Polygraphers also tend to be overwhelmingly current and former law enforcement—a distinct group in terms of social and political attitudes and behaviors. For instance, this group skews more authoritarian than the national norm according to national survey data from American National Election Studies analyzed in tandem with polygrapher survey data. This might matter, because right-wing authoritarianism is associated with racial bias.
Indeed, the small-scale pilot study data that helped secure NSF funding for this larger-scale dissertation research on bias in polygraphs used criminal justice students and professionals in real life as much as possible, in order to get a sample more similar to polygraphers than the general population. That preliminary data did indicate racial and confirmation bias, and a possible compounding interaction between them. There wasn’t enough data in that small sample, however, to assess an interaction, or speak to statistical significance at all: thus, the need for a larger sample size. But due to accessibility, that larger sample got further away from polygraphers demographically.
Polygraphers as a group might also be distinct in ways that specifically matter for the bias effects of interest. About 20% of Virginia state-licensed polygrapher survey respondents reported thinking that some groups (e.g., blacks or homosexuals) tend to fail polygraphs more than others. This suggests that a substantial minority of people interpreting polygraph charts for a living in the field hold biases against some groups that could affect the outcomes of the “tests” they administer. If they were simply honestly reporting observed disparities, then those disparities should have been consistent across polygraphers; but the disparities were inconsistent.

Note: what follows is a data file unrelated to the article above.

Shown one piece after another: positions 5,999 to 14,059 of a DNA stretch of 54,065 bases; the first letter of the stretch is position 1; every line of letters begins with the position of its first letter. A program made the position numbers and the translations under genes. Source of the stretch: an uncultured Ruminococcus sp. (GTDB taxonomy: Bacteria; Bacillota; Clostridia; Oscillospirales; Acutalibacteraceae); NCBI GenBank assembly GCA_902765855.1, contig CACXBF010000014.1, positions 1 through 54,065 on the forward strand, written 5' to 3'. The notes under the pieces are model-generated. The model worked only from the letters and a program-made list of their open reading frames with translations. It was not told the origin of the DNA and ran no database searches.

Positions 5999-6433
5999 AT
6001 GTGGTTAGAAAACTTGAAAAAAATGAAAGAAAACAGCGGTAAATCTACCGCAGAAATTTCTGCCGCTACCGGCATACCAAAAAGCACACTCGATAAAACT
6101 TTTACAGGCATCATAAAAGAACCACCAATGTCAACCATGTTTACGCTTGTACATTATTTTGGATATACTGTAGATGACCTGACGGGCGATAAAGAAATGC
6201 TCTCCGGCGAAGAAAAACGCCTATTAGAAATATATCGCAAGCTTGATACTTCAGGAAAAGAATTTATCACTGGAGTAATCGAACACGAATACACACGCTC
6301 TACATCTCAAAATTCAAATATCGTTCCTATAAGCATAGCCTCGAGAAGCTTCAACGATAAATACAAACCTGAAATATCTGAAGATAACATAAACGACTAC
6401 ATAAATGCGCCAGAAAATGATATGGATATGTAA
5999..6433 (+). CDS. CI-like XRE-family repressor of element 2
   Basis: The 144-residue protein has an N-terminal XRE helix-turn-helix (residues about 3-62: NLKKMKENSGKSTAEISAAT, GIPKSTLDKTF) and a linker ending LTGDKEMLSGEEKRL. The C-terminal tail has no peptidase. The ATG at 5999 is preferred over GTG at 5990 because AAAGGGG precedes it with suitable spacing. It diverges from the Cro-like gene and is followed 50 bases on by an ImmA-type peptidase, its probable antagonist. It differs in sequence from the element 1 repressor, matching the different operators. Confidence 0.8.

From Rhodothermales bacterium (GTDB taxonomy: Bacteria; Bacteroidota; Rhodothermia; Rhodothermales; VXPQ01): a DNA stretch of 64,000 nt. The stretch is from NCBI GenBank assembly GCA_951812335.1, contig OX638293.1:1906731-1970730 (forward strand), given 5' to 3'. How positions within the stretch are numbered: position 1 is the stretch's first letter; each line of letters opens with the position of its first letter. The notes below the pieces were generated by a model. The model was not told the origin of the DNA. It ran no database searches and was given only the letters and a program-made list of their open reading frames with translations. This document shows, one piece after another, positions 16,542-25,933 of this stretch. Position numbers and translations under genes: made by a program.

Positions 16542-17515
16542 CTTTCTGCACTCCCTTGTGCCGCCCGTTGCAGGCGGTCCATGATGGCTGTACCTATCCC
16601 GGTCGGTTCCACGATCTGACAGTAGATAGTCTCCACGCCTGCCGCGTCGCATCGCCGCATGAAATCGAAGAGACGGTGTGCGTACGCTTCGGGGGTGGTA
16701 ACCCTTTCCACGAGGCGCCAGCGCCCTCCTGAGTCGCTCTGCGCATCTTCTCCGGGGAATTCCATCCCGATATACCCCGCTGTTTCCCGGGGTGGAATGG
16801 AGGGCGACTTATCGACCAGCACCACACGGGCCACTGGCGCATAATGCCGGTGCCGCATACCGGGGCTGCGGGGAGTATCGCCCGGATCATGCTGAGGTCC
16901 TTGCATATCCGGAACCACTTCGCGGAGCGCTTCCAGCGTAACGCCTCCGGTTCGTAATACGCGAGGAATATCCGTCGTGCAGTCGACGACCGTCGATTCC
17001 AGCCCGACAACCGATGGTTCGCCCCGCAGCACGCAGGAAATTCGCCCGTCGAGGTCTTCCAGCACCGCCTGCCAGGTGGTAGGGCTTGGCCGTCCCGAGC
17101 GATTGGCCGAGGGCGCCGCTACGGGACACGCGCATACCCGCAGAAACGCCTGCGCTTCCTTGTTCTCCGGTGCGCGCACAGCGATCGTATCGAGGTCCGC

The available evidence altogether suggests that polygraphs themselves are not biased, and most people interpreting them may exhibit confirmation, but not racial, bias. Smaller or less systematic effects will be harder to measure with statistical significance. Those effects would be particularly hard to measure if they came from so-called “bad apples” who might self-select into positions of power in the field and abuse them in a relatively small proportion of cases that could yet have socially and politically significant consequences. For instance, a polygraph-related, erroneous credibility attribution to the CIA source Curveball contributed to the illegal 2003 U.S. invasion of Iraq. Polygraphs have similarly contributed to innocent (and subseuqently exonerated) men being sentenced to death in America, and to (probably) innocent men being sent to Abu Ghraib prison in Iraq. Moreover Thomas Schelling’s segregation game shows it only takes a small bias to endanger equality for society as a whole. But relatively small bias effects will nonetheless be difficult to measure with statistical significance in this context.